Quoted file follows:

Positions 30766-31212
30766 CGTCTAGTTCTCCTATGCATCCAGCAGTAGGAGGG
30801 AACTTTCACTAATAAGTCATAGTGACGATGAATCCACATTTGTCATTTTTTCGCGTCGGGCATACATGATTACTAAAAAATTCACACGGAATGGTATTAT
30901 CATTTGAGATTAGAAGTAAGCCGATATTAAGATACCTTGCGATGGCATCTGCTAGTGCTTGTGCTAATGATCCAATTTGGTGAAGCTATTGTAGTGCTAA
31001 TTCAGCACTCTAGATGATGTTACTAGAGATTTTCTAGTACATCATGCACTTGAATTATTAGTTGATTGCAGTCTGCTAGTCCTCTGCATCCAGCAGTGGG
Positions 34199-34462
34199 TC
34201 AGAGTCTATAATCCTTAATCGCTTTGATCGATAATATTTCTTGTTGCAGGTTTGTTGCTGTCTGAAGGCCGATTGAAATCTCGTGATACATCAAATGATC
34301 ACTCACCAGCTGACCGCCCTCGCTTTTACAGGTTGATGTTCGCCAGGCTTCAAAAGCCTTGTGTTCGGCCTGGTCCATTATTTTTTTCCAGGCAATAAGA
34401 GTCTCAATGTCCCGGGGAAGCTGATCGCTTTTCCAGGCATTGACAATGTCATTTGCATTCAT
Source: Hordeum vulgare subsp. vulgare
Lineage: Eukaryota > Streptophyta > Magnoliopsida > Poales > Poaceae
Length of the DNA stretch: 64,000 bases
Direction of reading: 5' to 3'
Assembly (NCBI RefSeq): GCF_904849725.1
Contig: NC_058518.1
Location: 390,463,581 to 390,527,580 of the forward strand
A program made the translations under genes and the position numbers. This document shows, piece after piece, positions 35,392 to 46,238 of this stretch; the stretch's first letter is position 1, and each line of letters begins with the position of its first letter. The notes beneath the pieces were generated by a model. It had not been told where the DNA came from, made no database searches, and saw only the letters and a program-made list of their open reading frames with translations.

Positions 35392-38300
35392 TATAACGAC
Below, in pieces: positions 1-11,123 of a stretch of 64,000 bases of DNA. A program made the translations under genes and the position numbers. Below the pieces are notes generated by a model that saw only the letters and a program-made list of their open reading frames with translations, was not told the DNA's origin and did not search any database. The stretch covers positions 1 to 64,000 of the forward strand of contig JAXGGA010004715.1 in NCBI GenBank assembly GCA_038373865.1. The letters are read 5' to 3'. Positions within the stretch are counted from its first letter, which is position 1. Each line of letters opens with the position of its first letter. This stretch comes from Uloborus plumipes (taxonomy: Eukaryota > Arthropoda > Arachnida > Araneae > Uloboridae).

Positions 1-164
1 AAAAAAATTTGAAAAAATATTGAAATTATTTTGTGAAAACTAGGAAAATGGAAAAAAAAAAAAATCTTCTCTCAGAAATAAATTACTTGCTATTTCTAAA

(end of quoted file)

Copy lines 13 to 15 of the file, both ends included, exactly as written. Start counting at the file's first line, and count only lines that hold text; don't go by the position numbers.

Length of the DNA stretch: 64,000 bases
Direction of reading: 5' to 3'
Assembly (NCBI RefSeq): GCF_904849725.1